Reserves Act and the actions of the Administrator were in breach of ss 9(1), 10
and 12(1)(d) of the RDA. They claimed that the Reserves Act interfered with,
amongst other things, their enjoyment of the right to own property.

On appeal, the Full Federal Court took a broad approach to identifying the
rights protected by the RDA. Contrary to the approach taken at first
instance,[240] the Court held that
neither the RDA nor ICERD supported the conclusion that rights to property must
be understood as ‘ownership of a kind analogous to forms of property which
have been inherited or adapted from the English system of property law or
conferred by
statute’.[241]  

Instead, the Court considered international law to help determine the content
of the right to own property. In support of the proposition that the right to
own property contained in ICERD encompassed indigenous forms of property
holdings, the Court cited the jurisprudence of the Inter-American Court of Human
Rights which had recognised the proprietary nature of communal rights in
several Latin American indigenous
communities.[242]

However, the Full Federal Court concluded that in this case s 10 did not
invalidate the Reserves Act because the property rights in question were not
absolute and, in fact, ‘no property right, regardless of its source or
genesis, is absolute in nature, and no invalid diminution of property rights
occurs where the State acts in order to achieve a legitimate and
non-discriminatory public
goal’.[243] Therefore, it
was not inconsistent with s 10 to limit property rights in order to achieve a
legitimate and non-discriminatory public goal such as, in this case, protecting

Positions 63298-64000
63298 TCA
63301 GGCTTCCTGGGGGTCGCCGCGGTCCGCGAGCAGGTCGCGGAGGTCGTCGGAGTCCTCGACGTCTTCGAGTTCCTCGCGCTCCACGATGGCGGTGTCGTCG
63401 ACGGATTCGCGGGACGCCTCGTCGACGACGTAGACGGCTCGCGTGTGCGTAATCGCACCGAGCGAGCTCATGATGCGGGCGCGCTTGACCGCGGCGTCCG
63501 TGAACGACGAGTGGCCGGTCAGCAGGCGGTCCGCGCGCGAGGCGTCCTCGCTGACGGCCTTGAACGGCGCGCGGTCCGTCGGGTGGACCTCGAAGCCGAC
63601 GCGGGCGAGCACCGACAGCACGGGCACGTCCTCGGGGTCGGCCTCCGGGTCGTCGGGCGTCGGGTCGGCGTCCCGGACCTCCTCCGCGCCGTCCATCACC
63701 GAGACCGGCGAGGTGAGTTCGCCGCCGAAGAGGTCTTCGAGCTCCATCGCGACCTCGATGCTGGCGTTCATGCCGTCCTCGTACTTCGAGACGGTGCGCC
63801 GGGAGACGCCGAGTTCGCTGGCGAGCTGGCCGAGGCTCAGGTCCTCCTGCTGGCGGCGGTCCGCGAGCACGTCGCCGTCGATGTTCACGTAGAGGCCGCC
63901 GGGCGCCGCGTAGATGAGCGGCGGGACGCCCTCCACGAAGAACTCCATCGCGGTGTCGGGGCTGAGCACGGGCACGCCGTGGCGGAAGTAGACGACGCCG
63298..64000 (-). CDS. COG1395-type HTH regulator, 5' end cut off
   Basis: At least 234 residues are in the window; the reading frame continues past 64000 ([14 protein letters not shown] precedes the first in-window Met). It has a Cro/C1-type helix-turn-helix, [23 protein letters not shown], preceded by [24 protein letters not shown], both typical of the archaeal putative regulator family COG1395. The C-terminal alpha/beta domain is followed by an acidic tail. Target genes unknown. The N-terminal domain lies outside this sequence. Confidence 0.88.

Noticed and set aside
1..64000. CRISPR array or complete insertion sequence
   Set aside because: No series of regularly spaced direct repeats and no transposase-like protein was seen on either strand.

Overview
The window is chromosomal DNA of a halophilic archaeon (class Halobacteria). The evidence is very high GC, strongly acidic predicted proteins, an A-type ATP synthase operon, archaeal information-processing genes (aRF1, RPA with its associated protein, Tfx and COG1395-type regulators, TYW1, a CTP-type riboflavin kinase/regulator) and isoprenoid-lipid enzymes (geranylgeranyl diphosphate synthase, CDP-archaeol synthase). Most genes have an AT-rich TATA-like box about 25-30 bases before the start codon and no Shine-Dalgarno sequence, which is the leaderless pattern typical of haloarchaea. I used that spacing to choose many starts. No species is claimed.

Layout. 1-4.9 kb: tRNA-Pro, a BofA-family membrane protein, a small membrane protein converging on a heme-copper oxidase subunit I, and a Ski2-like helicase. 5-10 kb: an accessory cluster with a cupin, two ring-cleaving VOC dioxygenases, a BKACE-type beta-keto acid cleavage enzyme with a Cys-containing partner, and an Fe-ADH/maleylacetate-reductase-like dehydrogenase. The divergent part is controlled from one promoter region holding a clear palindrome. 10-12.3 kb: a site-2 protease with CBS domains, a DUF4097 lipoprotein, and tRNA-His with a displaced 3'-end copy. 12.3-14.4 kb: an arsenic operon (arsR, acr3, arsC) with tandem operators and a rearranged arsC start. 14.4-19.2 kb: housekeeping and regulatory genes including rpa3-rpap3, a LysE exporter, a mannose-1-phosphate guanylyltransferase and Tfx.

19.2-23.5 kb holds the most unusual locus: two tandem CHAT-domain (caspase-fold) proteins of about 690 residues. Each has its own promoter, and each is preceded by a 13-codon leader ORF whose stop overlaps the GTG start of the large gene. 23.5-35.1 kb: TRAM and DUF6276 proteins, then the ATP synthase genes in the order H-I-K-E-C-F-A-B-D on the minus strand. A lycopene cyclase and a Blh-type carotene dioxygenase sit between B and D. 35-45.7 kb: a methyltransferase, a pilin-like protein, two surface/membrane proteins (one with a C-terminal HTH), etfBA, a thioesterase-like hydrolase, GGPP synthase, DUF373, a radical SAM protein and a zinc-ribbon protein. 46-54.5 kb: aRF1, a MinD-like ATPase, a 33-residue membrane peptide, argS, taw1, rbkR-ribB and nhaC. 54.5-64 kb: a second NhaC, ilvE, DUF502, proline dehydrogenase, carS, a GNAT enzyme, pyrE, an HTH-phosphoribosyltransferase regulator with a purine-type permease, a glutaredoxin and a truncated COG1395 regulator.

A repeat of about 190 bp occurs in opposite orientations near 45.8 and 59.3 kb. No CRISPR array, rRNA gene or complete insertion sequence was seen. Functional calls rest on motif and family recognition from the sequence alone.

the safety and welfare of women residing at the
Reserve.[244]

(b) Equal footing

To breach
ss 9(1) and 9(1A)(c) of the RDA, a requirement must have the purpose or effect
of impairing the recognition, enjoyment or exercise, ‘on an equal
footing’, by people of the same race of any relevant human right or
fundamental freedom. Section 10 requires an applicant to prove that they
‘do not enjoy’ a right, or do so ‘to a more limited
extent’ than persons of another race.

That expression ‘on an equal footing’ requires a comparison
between the racial group to which the complainant belongs and another group
without that characteristic (usually referred to as the
‘comparator’).

In Siddiqui, the Full Federal Court considered the meaning of
‘equal footing’ in s 9(1A)(c). As outlined above, the case concerned
the requirement that overseas trained doctors submit to an examination as a
requirement of registration to practice medicine in Australia. This did not
apply to doctors trained at an accredited institution.

The case was argued on the basis that the appropriate comparison in
determining the question of whether or not rights were being enjoyed on
‘an equal footing’ was between the group to which Dr Siddiqui
belonged (either defined as ‘overseas trained doctors’ or
‘overseas trained doctors of Indian national origin’) and applicants
from accredited medical schools who were not required to sit the
examination.[245]

Black CJ[246] and Sackville
J[247] (Heerey J
dissenting)[248] held that it was
not necessary for the groups that are compared to have been subject to the same
requirement.[249] Sackville J
stated:

In my opinion, the language used in s 9(1A)(c) is satisfied if the effect of
a requirement to comply with a particular condition is to impair the exercise of
a human right by persons of the same group as the complainant, on an equal
footing with members of other groups, regardless of whether or not those other
groups are required to comply with the same condition. Of course, the usual case
of alleged discrimination involves the disparate impact of a particular
requirement or condition upon two or more groups, each of which is identified by
reference to race, colour, descent or national or ethnic origin. But there may
well be cases in which members of a group are impaired in the exercise of a
human right precisely because they must comply with a condition to which members
of other groups are not
subject.[250]

Black CJ and Sackville J were, however, of the view (expressed in obiter
comments) that the examination and quota requirements applied in that case did
not have the proscribed effect on human rights and fundamental freedoms.
Sackville J stated that the evidence did not establish that persons of Indian
origin were denied relevant opportunities, or disadvantaged by the requirements
for registration.[251]

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3.3 Exceptions

3.3.1 Special measures

The